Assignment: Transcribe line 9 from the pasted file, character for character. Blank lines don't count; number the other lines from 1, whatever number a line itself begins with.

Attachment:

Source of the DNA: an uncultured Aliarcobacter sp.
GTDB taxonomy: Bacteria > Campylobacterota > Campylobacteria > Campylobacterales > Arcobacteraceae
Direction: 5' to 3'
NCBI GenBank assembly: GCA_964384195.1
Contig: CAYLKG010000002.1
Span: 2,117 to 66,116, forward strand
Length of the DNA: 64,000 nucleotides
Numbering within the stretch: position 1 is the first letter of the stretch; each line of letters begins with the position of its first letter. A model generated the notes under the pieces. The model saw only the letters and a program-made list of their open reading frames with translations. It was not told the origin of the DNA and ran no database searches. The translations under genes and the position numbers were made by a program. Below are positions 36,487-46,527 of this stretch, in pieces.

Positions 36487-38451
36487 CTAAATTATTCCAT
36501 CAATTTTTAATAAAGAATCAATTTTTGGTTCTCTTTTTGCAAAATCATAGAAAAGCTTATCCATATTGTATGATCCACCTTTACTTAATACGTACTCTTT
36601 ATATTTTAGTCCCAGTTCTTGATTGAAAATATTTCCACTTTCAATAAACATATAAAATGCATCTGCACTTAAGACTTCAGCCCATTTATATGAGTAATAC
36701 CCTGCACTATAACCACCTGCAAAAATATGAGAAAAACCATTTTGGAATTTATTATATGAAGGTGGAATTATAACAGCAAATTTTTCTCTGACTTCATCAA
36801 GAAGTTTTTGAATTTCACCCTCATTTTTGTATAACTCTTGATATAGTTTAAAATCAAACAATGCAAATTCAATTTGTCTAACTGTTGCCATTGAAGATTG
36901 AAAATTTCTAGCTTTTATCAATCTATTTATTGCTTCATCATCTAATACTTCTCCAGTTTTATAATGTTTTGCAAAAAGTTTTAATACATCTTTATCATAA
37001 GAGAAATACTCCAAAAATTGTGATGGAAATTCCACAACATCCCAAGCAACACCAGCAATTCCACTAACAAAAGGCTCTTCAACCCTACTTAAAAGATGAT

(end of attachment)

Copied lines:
Positions 36487-38451